The results speak for themselves. PharmaLogics has grown from $11 million in revenue in 2016 to a projected $30 million this year. Driscoll expects to top $40 million next year. In 2018, Driscoll was named Boston Chamber of Commerce Small Business CEO of the Year. Earlier this year, after more than 15 years at the helm of her very successful business, Driscoll recently sold a majority share of PharmaLogics to a private equity firm and passed the CEO position to another female leader at her company. She is now preparing to begin a new chapter with the launch of Megan Driscoll Consulting.
“I’ve been blessed and lucky,” she said. “I’m fortunate that I am in a position where I can now help other people,” says Driscoll. “I want to help people find their passion and translate that into finding the job of their dreams.”
"Having better representation of women isn’t just about making things fair, it is about making sound business decisions."
For companies with a worldwide workforce, creating a successful diversity and inclusion strategy means identifying and addressing unconscious bias, male-dominated cultural mindsets and situations where women may self-exclude from possible promotions. One woman who is pushing for progress in this realm is Hingham resident Eileen Martin.
In January, Martin became the Global Director of Inclusion for EMD Serono, based in Rockland--the healthcare arm of Merck KGaA, Darmstadt, Germany. She previously led an action team aimed at analyzing the company’s leadership succession plan. After organizing the data according to gender, she saw an opportunity for improvement.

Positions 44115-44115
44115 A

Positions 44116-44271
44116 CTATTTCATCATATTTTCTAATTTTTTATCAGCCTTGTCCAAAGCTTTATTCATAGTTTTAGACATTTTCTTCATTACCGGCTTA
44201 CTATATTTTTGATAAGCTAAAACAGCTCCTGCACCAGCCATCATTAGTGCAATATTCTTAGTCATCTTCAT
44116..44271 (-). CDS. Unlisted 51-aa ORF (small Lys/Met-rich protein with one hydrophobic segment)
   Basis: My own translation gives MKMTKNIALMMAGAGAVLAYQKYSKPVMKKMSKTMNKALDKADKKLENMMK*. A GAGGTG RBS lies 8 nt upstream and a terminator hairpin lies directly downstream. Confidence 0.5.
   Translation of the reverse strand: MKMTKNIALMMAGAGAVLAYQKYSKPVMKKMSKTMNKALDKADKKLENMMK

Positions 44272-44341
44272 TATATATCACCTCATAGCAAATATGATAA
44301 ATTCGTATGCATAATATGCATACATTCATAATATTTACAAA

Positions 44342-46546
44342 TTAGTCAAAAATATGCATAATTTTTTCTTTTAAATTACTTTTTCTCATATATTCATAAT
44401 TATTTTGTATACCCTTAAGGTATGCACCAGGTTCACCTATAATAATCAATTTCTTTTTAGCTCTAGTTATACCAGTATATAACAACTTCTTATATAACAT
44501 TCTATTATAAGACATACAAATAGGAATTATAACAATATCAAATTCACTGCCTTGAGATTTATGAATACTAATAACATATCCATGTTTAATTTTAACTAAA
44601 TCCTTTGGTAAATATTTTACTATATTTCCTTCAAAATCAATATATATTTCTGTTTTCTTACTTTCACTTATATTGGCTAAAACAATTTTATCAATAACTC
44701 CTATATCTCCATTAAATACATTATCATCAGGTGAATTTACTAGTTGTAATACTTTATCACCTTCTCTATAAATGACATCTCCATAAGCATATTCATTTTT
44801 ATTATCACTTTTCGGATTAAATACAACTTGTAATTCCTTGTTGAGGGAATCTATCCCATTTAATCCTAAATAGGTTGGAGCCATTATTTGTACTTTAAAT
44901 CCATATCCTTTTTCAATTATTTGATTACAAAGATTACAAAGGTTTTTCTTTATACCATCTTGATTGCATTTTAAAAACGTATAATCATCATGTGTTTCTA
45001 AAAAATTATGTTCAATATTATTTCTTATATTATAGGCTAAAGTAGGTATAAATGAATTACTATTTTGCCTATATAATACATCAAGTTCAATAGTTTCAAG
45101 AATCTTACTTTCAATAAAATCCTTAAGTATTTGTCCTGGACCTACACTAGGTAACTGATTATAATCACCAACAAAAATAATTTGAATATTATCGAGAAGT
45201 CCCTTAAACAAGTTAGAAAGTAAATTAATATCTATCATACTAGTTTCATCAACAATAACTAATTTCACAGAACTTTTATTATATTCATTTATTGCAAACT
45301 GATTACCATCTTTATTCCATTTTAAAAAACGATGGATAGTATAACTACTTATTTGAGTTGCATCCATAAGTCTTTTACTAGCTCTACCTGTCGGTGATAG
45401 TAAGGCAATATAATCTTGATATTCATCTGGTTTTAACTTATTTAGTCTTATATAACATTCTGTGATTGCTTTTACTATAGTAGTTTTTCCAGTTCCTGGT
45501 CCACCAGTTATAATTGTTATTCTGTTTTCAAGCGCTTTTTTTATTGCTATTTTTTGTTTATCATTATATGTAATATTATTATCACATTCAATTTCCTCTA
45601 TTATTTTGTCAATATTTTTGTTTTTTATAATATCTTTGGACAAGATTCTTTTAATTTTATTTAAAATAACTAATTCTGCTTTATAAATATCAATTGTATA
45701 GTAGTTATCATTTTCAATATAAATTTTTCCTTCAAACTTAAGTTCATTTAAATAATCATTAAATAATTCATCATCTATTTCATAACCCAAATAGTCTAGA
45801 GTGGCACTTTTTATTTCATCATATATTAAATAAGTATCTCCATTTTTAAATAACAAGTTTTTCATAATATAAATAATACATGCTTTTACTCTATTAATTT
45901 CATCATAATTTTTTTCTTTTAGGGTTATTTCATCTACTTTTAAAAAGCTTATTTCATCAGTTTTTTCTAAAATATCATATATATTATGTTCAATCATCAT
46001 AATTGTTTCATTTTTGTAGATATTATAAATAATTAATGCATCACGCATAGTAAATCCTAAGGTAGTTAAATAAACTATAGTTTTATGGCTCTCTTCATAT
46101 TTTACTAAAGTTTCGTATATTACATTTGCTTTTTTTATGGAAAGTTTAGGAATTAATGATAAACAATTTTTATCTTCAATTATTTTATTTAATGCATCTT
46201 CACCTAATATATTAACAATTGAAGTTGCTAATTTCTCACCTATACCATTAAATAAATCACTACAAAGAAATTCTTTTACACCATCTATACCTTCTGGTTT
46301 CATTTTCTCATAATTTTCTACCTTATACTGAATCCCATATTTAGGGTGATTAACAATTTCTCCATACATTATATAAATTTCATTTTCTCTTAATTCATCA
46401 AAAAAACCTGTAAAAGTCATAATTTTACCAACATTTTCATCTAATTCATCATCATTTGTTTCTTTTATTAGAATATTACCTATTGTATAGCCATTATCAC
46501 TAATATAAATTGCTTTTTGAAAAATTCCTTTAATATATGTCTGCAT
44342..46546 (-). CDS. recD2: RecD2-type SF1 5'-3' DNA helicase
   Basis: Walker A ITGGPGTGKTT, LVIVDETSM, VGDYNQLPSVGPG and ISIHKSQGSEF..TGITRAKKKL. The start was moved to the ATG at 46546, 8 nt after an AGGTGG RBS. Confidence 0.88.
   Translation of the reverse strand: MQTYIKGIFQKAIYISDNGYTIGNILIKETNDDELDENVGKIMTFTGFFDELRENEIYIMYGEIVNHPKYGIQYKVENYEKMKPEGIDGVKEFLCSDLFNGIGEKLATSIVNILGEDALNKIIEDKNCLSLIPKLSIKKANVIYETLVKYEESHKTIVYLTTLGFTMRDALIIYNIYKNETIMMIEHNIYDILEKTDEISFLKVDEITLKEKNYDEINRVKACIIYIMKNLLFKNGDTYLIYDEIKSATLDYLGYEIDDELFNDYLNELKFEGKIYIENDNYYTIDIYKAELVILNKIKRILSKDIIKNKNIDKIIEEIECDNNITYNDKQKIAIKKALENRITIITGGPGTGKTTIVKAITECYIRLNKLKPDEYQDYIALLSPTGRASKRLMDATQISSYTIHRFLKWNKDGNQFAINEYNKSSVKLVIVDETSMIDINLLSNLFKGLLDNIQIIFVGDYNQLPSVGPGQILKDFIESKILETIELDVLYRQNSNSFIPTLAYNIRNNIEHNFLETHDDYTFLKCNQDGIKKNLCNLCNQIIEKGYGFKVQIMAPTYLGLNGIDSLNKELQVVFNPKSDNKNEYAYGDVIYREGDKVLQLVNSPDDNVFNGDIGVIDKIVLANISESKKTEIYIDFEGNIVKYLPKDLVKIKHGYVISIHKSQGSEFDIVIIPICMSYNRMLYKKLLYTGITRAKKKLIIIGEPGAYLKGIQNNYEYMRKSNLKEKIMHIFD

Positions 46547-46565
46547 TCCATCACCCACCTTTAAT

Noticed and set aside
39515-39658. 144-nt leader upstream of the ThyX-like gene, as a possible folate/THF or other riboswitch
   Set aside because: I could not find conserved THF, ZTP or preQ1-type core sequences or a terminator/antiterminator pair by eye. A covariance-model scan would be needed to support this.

One of the vice presidents Martin worked with, however, helped her to see that the “glass ceiling” was not impenetrable. He was German, and very much the prototypical leader of a multinational corporation—stern and implacable. Yet all around him—untypically—were women in positions of authority and management leading his successful division with equanimity and decisiveness. One day, Martin asked him about the dichotomy.
“He told me a surprising story,” says Martin. “His father died when he was young and his mother, who was a very smart woman, had to take jobs that were beneath her to support the family. In the German culture, she was known as a ‘Raven Mother’ – a woman who leaves the nest to work.” As a result, he was raised to view women as equals in the workplace and he was consciously aware of the importance of hiring capable leaders based on merit, not gender. It was an eye-opening moment for Martin. She realized that gender equality in the upper echelon of management was indeed achievable.